At last follow-up (median 18.5 months, range 2–70 months), median creatinine was 71 μmol/l (range 47–90 μmol/l) with median eGFR 80 ml/min/1.73m2 (range 63 to 101 ml/min/1.73m2). 7/10 patients had an eGFR of < 90 ml/min/1.73m2 at last follow-up (See Fig. 1)). None have experienced a recurrence of AIN.


We have summarised the findings of 10 consecutive patients with biopsy-proven AIN presenting to a single tertiary paediatric centre over 8 years. As far as we are aware, this is the only contemporary case series of AIN affecting UK children.

Patients typically presented with non-specific symptoms and severe renal impairment (estimated GFR around 30 ml/min/1.73m2 or lower). Only 20% were hypertensive at presentation. The clinical features of preserved urine output volume, plasma electrolyte abnormalities (metabolic acidosis with hypokalaemia and hypophosphataemia) and glycosuria reflected disturbances of renal tubular function due to tubulointerstitial inflammation. Albuminuria was relatively modest in most cases, consistent with impaired proximal tubular re-uptake, rather than the heavier albuminuria associated with primary glomerular disorders.

In the absence of features of chronic kidney disease, this constellation of clinical and biochemical features can be regarded as suggestive of AIN, but a renal biopsy is required for definitive confirmation. Although the presence of urinary eosinophils has previously been claimed to be a useful aid to diagnosis of AIN [3, 4], this was not supported by the findings in our case series. Short stature, established renal osteodystrophy or the demonstration of abnormally small kidneys on ultrasound scan should prompt evaluation for causes of chronic kidney disease that may present with a similar pattern of biochemical findings, such as nephropathic cystinosis and juvenile nephronophthisis [4].

Our case series has a high proportion of TINU cases, similar to that described by Jahnukainen et al. elsewhere in northern Europe [6], but differing from other case series published internationally [7, 8]. The high proportion of TINU cases underlines the importance of ophthalmological assessment during initial investigation and follow-up of children with AIN. The variable onset of uveitis is in keeping with the observations of the prospective study in Finland by Saarela et al. [7].

Other immunological causes of AIN include sarcoidosis, systemic lupus erythematosus, Sjogren’s syndrome and inflammatory bowel disease [3, 4, 12]. While acute interstitial nephritis in inflammatory bowel disease (IBD) may be associated with use of salicylate-derived medications, cases have also been recognised in IBD patients without such treatment [12]. Immunoglobulin G4 (IgG4)-associated immune complex multi-organ autoimmune disease is a rare disorder, which is characterised by elevated plasma IgG4 levels and can be associated with the development of AIN [12]. Our case series included a single case of sarcoidosis (Table 2), but none of these other disorders were represented. Collectively, these conditions appear to account for ≤10% of cases of AIN among children in the UK.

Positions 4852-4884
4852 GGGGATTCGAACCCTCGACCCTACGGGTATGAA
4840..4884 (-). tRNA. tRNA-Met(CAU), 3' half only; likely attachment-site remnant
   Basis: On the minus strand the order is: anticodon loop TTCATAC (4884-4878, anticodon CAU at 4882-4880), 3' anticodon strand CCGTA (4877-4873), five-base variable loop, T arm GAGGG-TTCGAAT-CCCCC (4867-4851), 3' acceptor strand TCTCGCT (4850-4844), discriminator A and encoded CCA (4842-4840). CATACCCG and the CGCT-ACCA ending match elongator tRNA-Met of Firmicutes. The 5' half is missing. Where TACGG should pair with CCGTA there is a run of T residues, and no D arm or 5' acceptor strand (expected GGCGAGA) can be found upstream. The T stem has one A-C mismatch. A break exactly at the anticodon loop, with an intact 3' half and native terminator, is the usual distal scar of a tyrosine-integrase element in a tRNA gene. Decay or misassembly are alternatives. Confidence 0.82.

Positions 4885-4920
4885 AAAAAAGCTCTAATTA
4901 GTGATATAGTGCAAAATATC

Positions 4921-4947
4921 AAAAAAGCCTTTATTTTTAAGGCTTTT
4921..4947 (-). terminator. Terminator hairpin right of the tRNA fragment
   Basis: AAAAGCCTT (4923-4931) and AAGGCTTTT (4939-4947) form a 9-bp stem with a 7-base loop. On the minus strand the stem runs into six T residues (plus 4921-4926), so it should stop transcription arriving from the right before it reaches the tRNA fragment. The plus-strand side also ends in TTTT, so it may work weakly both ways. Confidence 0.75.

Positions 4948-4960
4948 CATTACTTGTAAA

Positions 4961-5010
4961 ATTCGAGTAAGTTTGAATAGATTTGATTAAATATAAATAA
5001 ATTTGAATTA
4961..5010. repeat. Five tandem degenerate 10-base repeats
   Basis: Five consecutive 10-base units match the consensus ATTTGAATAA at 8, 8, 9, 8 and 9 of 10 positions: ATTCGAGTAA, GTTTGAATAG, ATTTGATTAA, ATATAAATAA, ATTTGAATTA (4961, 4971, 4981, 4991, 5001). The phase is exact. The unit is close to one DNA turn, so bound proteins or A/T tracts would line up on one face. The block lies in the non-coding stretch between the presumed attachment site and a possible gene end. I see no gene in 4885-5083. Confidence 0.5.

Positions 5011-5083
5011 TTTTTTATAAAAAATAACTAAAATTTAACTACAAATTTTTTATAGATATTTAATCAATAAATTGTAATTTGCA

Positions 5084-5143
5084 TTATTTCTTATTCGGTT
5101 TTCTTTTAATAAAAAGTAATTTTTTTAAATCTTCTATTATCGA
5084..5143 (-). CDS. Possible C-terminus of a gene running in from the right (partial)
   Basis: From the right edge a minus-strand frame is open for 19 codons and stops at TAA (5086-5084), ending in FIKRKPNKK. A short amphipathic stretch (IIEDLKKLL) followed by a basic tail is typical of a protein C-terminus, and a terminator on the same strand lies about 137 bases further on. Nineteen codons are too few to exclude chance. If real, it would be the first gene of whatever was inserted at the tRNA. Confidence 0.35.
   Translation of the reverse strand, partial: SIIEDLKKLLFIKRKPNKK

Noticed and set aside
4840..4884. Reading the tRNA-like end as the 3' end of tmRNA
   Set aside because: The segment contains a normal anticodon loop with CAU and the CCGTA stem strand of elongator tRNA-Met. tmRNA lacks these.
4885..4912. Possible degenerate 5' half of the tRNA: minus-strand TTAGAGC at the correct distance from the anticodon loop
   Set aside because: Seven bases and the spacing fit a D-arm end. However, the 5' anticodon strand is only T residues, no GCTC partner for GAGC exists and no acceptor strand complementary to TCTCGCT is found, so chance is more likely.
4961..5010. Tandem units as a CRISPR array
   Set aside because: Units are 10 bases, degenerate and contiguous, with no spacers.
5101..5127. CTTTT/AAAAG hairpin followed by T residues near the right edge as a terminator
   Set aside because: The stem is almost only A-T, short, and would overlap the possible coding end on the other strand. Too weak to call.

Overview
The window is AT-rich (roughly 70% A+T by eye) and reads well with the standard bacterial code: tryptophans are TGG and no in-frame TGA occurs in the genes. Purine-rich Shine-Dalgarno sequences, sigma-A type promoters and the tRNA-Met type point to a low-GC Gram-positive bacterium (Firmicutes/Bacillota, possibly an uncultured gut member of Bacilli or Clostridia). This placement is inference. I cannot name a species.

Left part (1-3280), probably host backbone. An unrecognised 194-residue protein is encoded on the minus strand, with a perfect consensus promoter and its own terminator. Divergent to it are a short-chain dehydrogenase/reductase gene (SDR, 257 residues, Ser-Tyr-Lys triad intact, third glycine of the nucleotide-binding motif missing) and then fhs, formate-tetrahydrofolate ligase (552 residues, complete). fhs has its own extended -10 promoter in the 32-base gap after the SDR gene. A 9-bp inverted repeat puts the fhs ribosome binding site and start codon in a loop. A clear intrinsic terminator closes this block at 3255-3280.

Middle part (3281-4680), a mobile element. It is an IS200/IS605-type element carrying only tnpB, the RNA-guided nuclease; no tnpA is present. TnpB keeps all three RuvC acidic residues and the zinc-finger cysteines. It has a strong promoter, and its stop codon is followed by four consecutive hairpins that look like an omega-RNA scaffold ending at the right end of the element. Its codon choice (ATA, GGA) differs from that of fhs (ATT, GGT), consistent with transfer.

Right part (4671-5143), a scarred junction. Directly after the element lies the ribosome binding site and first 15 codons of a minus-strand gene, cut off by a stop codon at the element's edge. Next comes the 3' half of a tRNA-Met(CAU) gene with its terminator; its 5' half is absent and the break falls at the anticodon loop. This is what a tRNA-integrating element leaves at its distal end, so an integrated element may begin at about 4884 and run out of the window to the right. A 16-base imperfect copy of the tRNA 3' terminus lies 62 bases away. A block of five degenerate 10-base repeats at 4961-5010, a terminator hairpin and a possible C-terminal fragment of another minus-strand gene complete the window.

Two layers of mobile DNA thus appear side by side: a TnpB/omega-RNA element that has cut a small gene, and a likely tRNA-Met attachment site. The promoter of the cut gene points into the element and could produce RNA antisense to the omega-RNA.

Historically, group A Streptococcal disease was regarded as a leading cause of AIN in autopsy series from North America [13]. Although this complication of Streptococcal infection is now less common in developed countries, case series from other parts of the world continue to include a high proportion of infection-related cases with geographical variation, dependent upon the regional prevalence of relevant pathogens [4, 5]. Infection can be complicated by AIN via either direct or indirect mechanisms. Direct renal invasion by micro-organisms may lead to local infection and inflammation, whereas the indirect mechanism involves a reactive inflammation with no evidence of renal infection [4].

The 2 idiopathic cases in this series had no relevant known medication exposures and were classified as idiopathic after an investigative work-up, which was not standardised and was dependent upon the clinical context and clinician.

Considering the underlying causes identified in our case series and the locally relevant infections, we recommend an investigative work-up for those children with suspected acute tubulointerstitial nephritis without an obvious medication-related aetiology (see Table 3). Where there is evidence of immunoglobulin deposition along tubular basement membranes on renal biopsy, consideration should be given to anti-tubular basement membrane antibody-mediated disease with appropriate further investigations [12].